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Lawrence Frank and Sarah Kavage

Background:

Evidence shows significant relationships between aspects of the built environment and physical activity. Land use and transportation investments are needed to create environments that support and promote physical activity.

Methods:

The policy relevance of recent evidence on the built environment and physical activity is discussed, along with an assessment of near, medium, and longer term pricing and regulatory actions that could be considered to promote physical activity. These actions are evaluated based on their consistency with the current evidence on what would support and promote physical activity.

Results:

A wide range of pricing and regulatory strategies are presented that would promote physical activity. There is an unmet demand for activity friendly, walkable environments. Creating more walkable places is an essential component of a national plan to increase physical activity levels of Americans.

Conclusions:

The built environment is an enabler or disabler of physical activity. Creating more walkable environments is an essential step in averting what is currently a market failure where the supply and demand for walkable environments is misaligned. The desire to be more physically active would be supported through investments in walking, biking, and transit. Concentration of development within existing urban areas supported by transit and implementing pricing strategies can support physical activity.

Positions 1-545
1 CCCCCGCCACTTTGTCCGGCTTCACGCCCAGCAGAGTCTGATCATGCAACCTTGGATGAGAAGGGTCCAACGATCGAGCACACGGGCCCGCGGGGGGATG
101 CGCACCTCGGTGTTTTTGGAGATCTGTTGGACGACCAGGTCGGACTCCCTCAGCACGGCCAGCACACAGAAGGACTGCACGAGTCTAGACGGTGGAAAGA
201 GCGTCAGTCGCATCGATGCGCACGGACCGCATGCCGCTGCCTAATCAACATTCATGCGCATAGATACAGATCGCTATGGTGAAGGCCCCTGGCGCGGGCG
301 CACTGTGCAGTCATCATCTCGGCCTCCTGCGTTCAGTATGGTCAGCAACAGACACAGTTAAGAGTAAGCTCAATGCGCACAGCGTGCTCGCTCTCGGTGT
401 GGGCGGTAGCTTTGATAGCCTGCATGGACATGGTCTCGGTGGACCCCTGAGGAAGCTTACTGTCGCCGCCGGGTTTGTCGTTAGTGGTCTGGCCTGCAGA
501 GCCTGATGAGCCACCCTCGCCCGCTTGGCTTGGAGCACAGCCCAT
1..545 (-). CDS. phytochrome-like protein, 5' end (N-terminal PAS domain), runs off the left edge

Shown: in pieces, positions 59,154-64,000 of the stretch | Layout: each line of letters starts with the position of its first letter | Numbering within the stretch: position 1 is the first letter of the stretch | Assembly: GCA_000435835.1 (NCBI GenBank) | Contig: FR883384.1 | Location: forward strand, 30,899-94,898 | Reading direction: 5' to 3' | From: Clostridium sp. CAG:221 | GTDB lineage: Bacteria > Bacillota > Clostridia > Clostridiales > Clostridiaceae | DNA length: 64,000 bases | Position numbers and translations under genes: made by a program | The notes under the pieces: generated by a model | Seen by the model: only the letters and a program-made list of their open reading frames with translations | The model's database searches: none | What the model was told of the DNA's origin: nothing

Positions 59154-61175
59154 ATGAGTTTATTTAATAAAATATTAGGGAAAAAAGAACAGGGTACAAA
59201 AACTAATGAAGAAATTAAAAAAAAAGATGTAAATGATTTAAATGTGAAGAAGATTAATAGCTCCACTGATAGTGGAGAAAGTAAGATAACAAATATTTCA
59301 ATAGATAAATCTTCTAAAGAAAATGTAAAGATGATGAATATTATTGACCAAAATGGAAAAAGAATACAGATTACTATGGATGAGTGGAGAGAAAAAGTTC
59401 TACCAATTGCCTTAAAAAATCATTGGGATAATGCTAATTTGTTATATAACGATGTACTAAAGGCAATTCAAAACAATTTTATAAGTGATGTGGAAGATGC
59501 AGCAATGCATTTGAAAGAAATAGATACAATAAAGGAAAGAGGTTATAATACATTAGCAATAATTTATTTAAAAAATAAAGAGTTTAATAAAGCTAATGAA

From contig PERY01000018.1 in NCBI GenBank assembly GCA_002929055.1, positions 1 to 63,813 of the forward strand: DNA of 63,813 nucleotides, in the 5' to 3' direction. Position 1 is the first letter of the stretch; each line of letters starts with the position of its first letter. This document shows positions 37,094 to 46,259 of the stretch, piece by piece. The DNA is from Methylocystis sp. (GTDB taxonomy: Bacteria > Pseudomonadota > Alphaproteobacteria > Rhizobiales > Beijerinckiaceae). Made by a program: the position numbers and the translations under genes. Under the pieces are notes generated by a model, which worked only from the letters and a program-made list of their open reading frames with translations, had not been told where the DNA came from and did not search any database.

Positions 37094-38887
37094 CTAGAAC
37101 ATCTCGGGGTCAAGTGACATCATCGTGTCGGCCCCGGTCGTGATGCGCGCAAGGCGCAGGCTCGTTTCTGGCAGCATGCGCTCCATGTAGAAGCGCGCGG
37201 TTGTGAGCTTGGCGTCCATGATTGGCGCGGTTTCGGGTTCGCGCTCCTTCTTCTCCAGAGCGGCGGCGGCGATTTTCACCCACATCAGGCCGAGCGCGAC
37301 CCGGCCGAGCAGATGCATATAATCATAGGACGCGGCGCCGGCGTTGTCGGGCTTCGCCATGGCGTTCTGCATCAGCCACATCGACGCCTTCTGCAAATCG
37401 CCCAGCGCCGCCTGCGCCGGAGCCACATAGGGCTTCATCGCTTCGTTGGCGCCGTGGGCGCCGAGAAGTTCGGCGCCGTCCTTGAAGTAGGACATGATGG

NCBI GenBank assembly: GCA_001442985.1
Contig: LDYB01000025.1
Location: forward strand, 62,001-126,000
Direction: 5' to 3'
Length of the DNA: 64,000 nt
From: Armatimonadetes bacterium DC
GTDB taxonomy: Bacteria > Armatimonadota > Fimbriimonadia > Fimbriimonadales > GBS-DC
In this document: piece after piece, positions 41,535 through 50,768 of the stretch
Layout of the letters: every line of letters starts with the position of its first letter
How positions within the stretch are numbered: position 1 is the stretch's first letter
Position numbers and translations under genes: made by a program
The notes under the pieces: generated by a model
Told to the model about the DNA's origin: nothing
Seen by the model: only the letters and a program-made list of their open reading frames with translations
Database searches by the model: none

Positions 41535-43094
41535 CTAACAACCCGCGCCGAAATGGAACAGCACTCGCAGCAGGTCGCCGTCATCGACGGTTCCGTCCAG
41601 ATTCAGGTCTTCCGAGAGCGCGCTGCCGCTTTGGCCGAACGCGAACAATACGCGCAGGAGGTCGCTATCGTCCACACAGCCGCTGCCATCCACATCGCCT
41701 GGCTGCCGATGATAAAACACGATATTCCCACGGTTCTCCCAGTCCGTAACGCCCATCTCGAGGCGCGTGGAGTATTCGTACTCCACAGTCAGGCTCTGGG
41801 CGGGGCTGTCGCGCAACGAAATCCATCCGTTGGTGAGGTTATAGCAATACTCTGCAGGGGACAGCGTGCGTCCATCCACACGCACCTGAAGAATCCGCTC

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Lawrence Frank, Jacqueline Kerr, Dori Rosenberg and Abby King

Background:

Suburban development patterns may impede physical activity (PA) and mobility and affect healthy aging. This paper investigates the relationships between neighborhood design and walking, driving, PA, and obesity in adults over age 65 years.

Methods:

Data from the SMARTRAQ (Atlanta region) survey provided measures of PA, BMI, SES, and travel patterns. Neighborhood design was measured using a walkability index (residential density, street connectivity, retail density, and land use mix). Chi square and regression was used to evaluate relationships.

Results:

Increased walkability was related with more walking (OR 2.02), less time spent traveling in a car (OR .53), and lower odds of being overweight (OR .68). Those with 1 or no cars were more likely to walk (OR 2.9) and spend less time in cars (OR .53); but also less likely to get recommended levels of PA (OR .55). Visiting a fast food outlet was associated with increased odds of obesity (OR 1.81).

Conclusions:

Policies are needed to bring older Americans closer to shops and services and healthy food outlets as a means of encouraging regular walking and healthy body weight. Incentives to encourage neighborhood grocery stores and affordable housing in central areas along with regulatory reform through zoning can encourage PA and healthy body weight in the elderly.

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Brian E. Saelens, Lawrence D. Frank, Christopher Auffrey, Robert C. Whitaker, Hillary L. Burdette and Natalie Colabianchi

Background:

Reliable and comprehensive measurement of physical activity settings is needed to examine environment-behavior relations.

Methods: